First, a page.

Over the New Year period, my wife and I enjoyed a thirteen-night cruise around the south and north islands of New Zealand. Because of the distance between Sydney and New Zealand, there were two “sea days” at the beginning, and two at the end of the cruise. On each of the other days, the ship stopped at a town or city, and we disembarked and took a “shore excursion” to interesting places and activities. These days contrasted with the “sea days” because we were usually up early, herded onto a bus, and on arrival at our destination we often had to walk for quite a while. “Sea days” by contrast meant that we could sleep in, take our time having breakfast, and then take it easy for the rest of the day reading or relaxing by the pool.
Those days of doing very little or nothing reminded me of what God meant when He commanded the Israelites to observe the “Sabbath”. Sabbath is a way of life. (Heb. 4:3 & 9-11) It sets us free from bondage to our own efforts. Only in this way can we come to the power and joy of a radiant life in ministry, a blessing to all we touch. And yet Sabbath is almost totally absent from the existence of contemporary Christians and their ministers.
Dallas Willard in his book, “The Spiritual Disciplines”, says “three practices or spiritual disciplines are especially helpful in making Sabbath real during our life: Solitude, Silence, and Fasting. These are three of the central disciplines of abstinence long practiced by the followers of Jesus to help them find and keep a solid footing in the kingdom that cannot be moved – in the midst of a busy and productive life, or even a life of trial, conflict, and frustration”.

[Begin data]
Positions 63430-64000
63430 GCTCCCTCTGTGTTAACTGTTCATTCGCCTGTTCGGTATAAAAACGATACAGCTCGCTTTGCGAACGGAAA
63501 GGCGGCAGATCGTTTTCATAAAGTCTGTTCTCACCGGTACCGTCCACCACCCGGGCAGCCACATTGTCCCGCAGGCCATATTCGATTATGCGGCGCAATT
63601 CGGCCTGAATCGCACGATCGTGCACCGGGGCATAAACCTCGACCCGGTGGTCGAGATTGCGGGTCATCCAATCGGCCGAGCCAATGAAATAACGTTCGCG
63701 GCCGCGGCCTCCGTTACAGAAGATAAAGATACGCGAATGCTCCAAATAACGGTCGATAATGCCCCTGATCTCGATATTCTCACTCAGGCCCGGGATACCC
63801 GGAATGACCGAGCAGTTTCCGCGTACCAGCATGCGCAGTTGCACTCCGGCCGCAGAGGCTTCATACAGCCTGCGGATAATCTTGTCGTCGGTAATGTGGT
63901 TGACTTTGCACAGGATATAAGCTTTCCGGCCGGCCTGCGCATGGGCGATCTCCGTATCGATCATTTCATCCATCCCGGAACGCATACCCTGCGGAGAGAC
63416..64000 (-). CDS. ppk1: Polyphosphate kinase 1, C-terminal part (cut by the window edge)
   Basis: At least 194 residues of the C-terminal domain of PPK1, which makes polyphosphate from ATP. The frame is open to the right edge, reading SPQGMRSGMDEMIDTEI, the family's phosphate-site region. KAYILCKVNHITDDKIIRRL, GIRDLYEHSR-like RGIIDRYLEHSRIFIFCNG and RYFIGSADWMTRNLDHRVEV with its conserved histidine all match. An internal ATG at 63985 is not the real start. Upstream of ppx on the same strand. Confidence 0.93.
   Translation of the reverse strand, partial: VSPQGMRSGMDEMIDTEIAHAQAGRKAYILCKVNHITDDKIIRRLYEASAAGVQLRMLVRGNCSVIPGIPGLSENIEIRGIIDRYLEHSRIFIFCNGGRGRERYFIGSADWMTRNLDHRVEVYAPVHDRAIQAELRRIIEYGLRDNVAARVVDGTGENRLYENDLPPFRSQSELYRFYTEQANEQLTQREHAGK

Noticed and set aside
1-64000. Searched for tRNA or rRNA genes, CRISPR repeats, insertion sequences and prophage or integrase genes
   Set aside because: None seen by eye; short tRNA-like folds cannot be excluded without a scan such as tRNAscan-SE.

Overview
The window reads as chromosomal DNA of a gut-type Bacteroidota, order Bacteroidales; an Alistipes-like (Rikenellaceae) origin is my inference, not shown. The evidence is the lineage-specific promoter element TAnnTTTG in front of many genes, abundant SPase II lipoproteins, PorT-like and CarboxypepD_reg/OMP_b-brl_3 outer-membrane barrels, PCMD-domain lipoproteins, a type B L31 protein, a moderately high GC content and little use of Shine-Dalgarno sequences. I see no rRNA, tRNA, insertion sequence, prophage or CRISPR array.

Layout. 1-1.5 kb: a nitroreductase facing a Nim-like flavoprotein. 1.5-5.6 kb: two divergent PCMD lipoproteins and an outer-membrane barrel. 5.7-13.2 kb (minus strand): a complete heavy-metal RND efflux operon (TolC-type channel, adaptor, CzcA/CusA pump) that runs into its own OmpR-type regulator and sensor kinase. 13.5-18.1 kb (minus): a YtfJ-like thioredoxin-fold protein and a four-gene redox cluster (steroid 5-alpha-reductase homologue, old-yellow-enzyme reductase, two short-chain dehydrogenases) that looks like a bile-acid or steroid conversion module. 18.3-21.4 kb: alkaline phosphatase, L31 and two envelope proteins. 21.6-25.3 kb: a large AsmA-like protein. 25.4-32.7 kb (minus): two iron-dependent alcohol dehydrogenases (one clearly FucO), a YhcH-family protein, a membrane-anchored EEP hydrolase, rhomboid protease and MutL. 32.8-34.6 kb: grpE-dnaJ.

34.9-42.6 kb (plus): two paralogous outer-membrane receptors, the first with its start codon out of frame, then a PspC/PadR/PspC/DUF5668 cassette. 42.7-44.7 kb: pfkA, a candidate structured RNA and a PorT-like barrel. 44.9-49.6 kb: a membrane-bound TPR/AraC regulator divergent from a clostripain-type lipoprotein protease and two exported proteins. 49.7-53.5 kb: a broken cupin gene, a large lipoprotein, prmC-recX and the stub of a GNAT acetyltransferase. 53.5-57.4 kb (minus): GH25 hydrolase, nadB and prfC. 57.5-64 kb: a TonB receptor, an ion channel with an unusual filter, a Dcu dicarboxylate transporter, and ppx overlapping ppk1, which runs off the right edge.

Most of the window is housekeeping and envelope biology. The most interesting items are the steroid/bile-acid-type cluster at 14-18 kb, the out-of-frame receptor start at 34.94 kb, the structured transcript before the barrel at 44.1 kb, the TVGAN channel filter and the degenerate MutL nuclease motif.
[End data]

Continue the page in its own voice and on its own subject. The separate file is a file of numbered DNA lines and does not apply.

He goes on to say, “this will be scary for most of us. But we must not try to get God to ‘do something’ to fill up our time. That will only throw us back into work. The command is: ‘Do no work.’ Just make space. Attend to what is around you. Learn that you don’t have to do to be. Accept the grace of doing nothing. Stay with it until you stop jerking and squirming”.
“Solitude well practiced will break the power of busyness, haste, isolation, and loneliness. You will see that the world is not on your shoulders after all. You will find yourself and God will find you in new ways. Joy and peace will begin to bubble up within you and arrive from things and events around you. Praise and prayer will come to you and from within you. The soul anchor established in solitude will remain solid when you return to your ordinary life with others”.
These words by Dallas Willard will be especially difficult to accept by people who are more like “Martha” than “Mary”. However, I think in the busyness of our lives today, it is worth considering the benefits of “doing nothing”.